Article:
4. The method of claim 1, further comprising pressurizing said first portion of said conduit above atmospheric pressure.

5. The method of claim 1, further comprising transporting said oil substance out a first exit of said conduit.

6. The method of claim 1, further comprising transporting said water and said material out a second exit of said conduit.

7. The method of claim 1, further comprising recycling said water through said conduit.

8. The method of claim 1, further comprising moving said water and said material in said conduit using pressurized water through injectors.

9. The method of claim 1, further comprising removing heated water from said conduit and recycling said heated water in said conduit.

10. The method of claim 1, further comprising placing a conditioning agent in said conduit.

11. A method for extracting an oil substance from an oil bearing material, said method comprising: placing said material and water in a conduit; heating said water to a temperature above the boiling point of water at atmospheric conditions; liberating said oil substance from said material with said water; and separating said oil substance from said water.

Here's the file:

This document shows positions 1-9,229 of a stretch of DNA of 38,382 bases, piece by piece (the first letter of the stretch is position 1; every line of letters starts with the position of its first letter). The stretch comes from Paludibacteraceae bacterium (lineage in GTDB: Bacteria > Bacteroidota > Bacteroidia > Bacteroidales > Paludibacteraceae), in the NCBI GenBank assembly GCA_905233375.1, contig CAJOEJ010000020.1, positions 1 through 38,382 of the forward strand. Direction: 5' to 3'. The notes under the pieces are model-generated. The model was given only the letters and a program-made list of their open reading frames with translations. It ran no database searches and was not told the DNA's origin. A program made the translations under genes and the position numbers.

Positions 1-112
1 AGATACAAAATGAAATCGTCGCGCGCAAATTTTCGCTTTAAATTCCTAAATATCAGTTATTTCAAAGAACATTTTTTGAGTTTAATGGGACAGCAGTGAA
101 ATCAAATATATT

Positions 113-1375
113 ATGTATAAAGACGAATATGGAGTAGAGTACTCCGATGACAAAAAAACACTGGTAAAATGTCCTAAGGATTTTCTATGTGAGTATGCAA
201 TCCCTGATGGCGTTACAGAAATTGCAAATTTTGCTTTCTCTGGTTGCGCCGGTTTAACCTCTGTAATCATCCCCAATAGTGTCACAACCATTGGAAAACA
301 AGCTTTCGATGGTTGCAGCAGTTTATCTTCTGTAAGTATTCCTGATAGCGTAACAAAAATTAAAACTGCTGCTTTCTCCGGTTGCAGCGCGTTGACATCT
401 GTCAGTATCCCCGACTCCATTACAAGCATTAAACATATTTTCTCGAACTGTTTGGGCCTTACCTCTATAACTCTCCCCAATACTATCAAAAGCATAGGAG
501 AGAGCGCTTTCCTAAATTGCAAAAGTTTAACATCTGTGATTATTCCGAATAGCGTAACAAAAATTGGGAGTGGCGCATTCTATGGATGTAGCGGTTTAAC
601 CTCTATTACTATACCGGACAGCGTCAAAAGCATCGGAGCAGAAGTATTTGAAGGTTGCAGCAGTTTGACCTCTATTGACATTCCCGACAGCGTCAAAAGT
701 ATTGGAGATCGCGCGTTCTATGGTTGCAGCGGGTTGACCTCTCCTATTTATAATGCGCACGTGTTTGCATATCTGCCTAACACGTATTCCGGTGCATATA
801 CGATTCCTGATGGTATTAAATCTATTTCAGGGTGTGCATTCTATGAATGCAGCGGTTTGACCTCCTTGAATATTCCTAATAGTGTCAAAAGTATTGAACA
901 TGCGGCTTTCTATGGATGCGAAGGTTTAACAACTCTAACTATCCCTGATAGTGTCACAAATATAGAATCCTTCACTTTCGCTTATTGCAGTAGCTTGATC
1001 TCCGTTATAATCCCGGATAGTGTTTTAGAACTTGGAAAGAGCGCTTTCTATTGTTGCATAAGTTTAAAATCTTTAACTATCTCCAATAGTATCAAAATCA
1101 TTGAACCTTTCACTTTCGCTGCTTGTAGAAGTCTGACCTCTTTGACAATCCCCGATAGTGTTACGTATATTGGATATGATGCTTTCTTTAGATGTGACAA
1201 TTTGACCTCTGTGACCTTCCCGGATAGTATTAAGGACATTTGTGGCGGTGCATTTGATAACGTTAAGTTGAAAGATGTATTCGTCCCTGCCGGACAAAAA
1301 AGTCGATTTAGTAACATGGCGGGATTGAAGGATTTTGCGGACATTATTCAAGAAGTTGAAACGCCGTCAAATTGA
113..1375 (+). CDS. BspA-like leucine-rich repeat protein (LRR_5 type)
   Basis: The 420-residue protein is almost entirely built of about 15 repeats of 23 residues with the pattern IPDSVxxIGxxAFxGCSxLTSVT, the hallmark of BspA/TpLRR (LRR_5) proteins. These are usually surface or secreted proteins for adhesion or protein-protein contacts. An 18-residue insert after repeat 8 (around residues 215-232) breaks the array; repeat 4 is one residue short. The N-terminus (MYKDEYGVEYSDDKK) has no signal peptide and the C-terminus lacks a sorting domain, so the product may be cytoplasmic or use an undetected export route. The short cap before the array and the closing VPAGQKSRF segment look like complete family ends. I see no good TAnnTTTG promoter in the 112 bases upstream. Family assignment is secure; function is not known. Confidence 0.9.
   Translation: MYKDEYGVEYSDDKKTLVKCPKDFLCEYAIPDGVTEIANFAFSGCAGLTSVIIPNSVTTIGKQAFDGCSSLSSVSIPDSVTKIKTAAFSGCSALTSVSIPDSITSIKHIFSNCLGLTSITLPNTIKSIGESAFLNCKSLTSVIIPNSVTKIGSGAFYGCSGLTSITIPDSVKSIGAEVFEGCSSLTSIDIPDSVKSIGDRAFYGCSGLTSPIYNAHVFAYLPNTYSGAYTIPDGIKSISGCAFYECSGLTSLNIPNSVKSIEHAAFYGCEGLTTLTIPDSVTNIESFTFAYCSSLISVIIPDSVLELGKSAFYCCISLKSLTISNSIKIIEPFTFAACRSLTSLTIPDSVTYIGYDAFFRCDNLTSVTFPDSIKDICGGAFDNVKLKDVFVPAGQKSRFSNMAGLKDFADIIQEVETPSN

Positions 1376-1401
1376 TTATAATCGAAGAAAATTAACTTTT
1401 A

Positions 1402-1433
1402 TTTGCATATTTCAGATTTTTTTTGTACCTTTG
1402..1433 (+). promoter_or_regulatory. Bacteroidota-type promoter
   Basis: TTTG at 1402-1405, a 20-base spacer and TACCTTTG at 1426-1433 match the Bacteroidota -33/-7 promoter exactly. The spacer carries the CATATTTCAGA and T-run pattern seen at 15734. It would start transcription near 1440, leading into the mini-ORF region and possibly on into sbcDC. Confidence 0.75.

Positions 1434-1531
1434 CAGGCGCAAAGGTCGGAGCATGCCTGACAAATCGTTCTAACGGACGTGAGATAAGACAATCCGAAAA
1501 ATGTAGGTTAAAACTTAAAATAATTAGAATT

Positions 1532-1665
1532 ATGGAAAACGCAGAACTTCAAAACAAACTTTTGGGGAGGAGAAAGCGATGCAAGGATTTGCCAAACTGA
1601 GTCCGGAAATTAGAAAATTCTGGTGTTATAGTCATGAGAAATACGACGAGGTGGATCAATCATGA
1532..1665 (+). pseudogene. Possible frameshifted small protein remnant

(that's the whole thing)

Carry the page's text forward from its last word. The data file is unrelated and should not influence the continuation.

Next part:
12. The method of claim 11, further comprising mixing said material and said water.

13. The method of claim 11, further comprising cooling said material, said water, and said oil substance in said conduit.

14. The method of claim 11, further comprising pressurizing a portion of said conduit above atmospheric pressure.

15. The method of claim 11, further comprising transporting said oil substance out a first exit of said conduit.

16. The method of claim 11, further comprising transporting said water and said material out a second exit of said conduit.

17. The method of claim 11, further comprising recycling said water through said conduit.

18. The method of claim 11, further comprising moving said water and said material in said conduit using pressurized water through injectors.